Matt Johnson, DTCC Associate Director, ITP Product Management
Despite the one-year delay to the implementation of the Settlement Discipline Regime (SDR) of the Central Securities Depositories Regulation (CSDR), most firms have kept on track. The delay was in response to the impact of Covid-19, providing some extra time for firms to make informed decisions about their compliance plans and put the requisite post-trade processes in place. Now, several weeks following the announcement of the regulatory relief, most firms have retained their CSDR project teams and are keeping it at the forefront of their regulatory preparation plans.
Firms that were close to deciding what platforms and service providers they would use to help improve their operational processes in readiness for SDR now have more time to evaluate and are unlikely to make final decisions before Q1 2021. There is also additional time to consider which processes firms will conduct in-house and which they will outsource to third parties and external providers.
It is likely the expanded preparatory period will result in increased focus on improving operational efficiency and workflows to improve trade affirmation rates and prevent settlement fails. SDR mandates penalties and mandatory buy-ins for failed trades and so the capability to quickly capture, assess and resolve failed trades is a critical component of compliance. This priority is supported by data from the European Central Bank’s (ECB) T2S annual report, published in June 2019, indicating that the trade fail rate increased in 2019 versus 2018. Although the increase was moderate, it means a rise in costs due to SDR’s failed trade penalty regime. What is more, market volatility generated by the emergence of Covid-19 highlighted existing shortfalls in post-trade systems, as record trade volumes resulted in record trade exceptions and settlement fails occurred.
The downside of a failed trade is not limited to costs or administrative burdens – a failure can also have a detrimental impact on relationships in the market. SDR mandates that a counterparty must take responsibility for the failure, which could lead to some difficult conversations between clients and their brokers and custodians regarding who should cover the cost of a failed trade.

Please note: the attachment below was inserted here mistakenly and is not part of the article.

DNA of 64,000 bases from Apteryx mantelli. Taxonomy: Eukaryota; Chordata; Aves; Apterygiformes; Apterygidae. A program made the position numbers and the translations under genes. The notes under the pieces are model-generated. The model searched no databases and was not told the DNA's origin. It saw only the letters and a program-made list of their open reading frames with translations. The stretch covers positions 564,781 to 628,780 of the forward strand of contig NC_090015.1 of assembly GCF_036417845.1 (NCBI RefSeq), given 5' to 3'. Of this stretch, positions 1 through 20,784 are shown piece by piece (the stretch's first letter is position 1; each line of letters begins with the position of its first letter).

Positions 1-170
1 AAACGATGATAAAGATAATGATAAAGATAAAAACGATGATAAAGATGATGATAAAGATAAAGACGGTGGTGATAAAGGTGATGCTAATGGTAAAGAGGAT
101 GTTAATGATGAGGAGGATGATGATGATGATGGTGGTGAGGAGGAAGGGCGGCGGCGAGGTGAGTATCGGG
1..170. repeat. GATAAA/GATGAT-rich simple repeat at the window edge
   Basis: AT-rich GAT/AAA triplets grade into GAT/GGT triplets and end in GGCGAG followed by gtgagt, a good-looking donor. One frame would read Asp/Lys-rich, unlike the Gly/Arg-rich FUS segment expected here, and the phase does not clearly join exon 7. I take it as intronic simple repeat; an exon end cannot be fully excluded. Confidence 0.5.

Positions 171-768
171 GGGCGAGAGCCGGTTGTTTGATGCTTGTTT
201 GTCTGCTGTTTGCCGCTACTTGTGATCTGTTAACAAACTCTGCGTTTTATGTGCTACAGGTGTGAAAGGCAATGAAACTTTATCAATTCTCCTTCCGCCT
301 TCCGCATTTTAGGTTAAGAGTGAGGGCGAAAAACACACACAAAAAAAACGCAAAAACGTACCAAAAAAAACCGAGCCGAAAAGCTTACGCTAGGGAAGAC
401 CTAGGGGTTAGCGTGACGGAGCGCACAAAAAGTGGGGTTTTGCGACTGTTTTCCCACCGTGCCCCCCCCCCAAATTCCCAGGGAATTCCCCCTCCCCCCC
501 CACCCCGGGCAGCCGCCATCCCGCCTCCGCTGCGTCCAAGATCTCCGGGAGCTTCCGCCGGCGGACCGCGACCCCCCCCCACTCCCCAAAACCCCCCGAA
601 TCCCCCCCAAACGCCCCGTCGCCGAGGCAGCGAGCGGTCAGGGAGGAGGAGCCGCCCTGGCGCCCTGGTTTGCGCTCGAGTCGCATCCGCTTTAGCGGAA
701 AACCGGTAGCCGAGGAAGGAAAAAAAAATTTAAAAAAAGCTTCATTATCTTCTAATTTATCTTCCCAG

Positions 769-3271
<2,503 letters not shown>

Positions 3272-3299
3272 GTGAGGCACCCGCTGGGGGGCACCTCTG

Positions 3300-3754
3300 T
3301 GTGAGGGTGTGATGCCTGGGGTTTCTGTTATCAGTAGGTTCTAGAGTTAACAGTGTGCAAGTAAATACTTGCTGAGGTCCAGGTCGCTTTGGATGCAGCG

The best approach for firms to prepare for SDR and avoid financial penalties and costly buy-ins is to ascertain why a trade has failed. Often, failures are the result of error-prone manual processing. Therefore, preparations should focus on automating the post-trade process and leveraging standardised protocols, such as using validated SSIs, automated trade confirmation and matching and leveraging additional data sources such as place of settlement and Legal Entity Identifiers (LEIs) into their post-trade process. Not only will this support compliance with a key component of CSDR, but automation facilitates wider benefits, such as increased operational efficiency and risk mitigation.
In recent months, DTCC has been working diligently to move the industry forward in preparation for the upcoming CSDR mandate. For instance, DTCC now supports 11 global custodians who directly submit their exceptions data to DTCC’s Exception Manager platform, which integrates custodian, broker, and depository data. This enables buy-side clients to manage exceptions from a centralised location and subsequently reduce any delays in settlement.
The European financial services industry is no stranger to the prospect and impact of delays to regulatory mandates. Most recently, the industry welcomed a three-month delay to reporting under the Securities Financing Transactions Regulation (SFTR), from April to July, which was also in response to the impact of Covid-19. This relief provided additional time to undertake extra testing and collaborate with the industry to ensure readiness, resulting in a smooth implementation. Market participants should follow suit and spend the next 18 months continuing to prioritise their preparations for SDR.
This article was originally published in ISF of Global Investor Group.